Croucher – Keystone Symposia partnership

11 August 2015

The Croucher Foundation is pleased to announce its new three-year partnership with Keystone Symposia on Molecular and Cellular Biology, a nonprofit organization headquartered in Silverthorne, Colorado, USA.

Founded in Los Angeles, 1972, the mission of Keystone Symposia is to serve as a catalyst for the advancement of biomedical and life sciences, by connecting scientists within and across disciplines at conferences and workshops. These events are held at venues that create an environment conducive to information exchange, generation of new ideas and acceleration of applications that benefit society.

The majority of these meetings have taken place in the US, but since the early 2000s, meetings have expanded to locations across six continents, with the first international conference held in Canada (Whistler), 2001; then in Asia (Singapore), 2005; Europe (Cambridge, UK), 2006; Africa (Cape Town, South Africa), 2007; Australia (Ashmore), 2007;) and South America (Ouro Preto, Brazil), 2013. In 2011 Keystone Symposia and Hong Kong University (HKU) jointly sponsored a meeting on Influenza to celebrate HKU’s centenary anniversary. Plans between the Croucher Foundation, Keystone Symposia and Hong Kong University (HKU) will culminate in the second Keystone Symposia Hong Kong conference, likely in 2017. Yearly Keystone Symposia meetings in Hong Kong are planned for 2017-2019.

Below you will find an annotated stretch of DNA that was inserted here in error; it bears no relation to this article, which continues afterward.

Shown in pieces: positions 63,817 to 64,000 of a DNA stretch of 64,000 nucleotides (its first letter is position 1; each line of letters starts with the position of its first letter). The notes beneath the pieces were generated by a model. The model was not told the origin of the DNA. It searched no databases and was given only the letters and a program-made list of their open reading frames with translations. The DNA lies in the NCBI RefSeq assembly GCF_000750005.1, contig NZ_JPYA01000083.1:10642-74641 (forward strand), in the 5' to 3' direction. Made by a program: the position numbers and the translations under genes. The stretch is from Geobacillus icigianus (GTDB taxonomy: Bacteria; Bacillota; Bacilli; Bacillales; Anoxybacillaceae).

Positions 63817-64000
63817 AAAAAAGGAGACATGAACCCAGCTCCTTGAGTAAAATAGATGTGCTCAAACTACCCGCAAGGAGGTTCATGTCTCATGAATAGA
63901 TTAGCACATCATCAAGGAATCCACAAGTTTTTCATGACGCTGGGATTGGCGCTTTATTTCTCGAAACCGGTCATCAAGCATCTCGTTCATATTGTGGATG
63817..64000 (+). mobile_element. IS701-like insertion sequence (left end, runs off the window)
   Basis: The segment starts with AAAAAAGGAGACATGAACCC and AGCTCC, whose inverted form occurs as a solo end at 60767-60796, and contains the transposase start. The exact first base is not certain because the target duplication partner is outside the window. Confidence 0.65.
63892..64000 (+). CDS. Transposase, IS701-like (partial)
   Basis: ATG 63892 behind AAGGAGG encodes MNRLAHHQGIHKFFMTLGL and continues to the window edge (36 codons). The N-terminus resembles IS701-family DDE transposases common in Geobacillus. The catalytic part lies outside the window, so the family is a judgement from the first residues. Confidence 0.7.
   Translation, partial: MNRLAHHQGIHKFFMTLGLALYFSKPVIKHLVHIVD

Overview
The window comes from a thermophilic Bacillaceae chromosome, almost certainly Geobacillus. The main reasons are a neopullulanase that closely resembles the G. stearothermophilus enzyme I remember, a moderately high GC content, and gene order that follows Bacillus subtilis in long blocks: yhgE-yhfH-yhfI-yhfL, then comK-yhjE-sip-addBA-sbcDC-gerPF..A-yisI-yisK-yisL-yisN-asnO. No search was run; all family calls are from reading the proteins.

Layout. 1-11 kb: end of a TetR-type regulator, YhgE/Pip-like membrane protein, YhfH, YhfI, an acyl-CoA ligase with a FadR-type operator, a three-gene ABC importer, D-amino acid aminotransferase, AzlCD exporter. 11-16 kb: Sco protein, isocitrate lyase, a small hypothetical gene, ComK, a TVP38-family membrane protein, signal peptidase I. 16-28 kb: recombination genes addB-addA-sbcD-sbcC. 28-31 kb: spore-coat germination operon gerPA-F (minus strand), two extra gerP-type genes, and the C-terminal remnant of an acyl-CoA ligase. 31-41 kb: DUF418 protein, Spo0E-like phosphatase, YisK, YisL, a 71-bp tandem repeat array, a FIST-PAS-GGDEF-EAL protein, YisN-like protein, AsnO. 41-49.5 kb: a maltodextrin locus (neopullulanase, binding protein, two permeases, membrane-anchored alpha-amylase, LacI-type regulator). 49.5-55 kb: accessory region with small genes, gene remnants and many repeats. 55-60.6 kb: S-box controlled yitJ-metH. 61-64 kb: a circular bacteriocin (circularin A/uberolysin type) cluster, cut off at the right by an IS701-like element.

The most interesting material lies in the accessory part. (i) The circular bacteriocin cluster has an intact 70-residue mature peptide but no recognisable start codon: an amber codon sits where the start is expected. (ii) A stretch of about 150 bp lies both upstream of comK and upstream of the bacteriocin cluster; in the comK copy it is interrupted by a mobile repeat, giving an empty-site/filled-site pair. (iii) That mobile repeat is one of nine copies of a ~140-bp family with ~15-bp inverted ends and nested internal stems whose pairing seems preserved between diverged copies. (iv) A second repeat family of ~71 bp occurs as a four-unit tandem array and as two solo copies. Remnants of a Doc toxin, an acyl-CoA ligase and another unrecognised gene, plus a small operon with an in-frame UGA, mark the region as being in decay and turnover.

Conferences are three to four days long, with two daily plenary sessions, workshops and poster sessions. The number of attendees per conference ranges from around 150 – at conferences on more narrow topics – to 250, at those exploring broader topics. Conferences are usually unique, often covering different nuances on the same topic, for example: one may focus on cancer genomics, another on cancer therapeutics. This means that although scientists often attend multiple conferences, repeat speakers are kept down to 30-40%.

Conferences are decided upon through a peer review system, with the process from identification of a topic to holding the meeting generally taking three years in total. Ideas for meetings are submitted for review to a scientific advisory board, subsequently organisers are chosen, then locations and funding are sourced. Meanwhile, as pointed out by CEO, Jane Peterson, “science changes, and so does the program”.

In the case of international programs, which the Hong Kong meeting will be, advisory committees are generally made up of scientists from the region. This is where the Croucher Foundation, with its network of scholars and fellows working on cutting-edge science, is able to assist Keystone Symposia in planning a meeting of high interest to scientists in the region.

Conferences in Asia have been “very successful”, notes Peterson – “our purpose is to engage globally with scientists about what’s going on in science and to increase communication globally”.

Conferences in Singapore, for example, have garnered interest from scientists based in other Asian counties, such as Japan, South Korea and Hong Kong. In contrast to meetings held in the US, which on average consist of 60% US-based scientists, and 40% from elsewhere, international meetings tend to reach a an additional audience, with around 20% of scientists coming from the US and 80% from elsewhere.

For more information on Keystone Symposia, please click here.


                 
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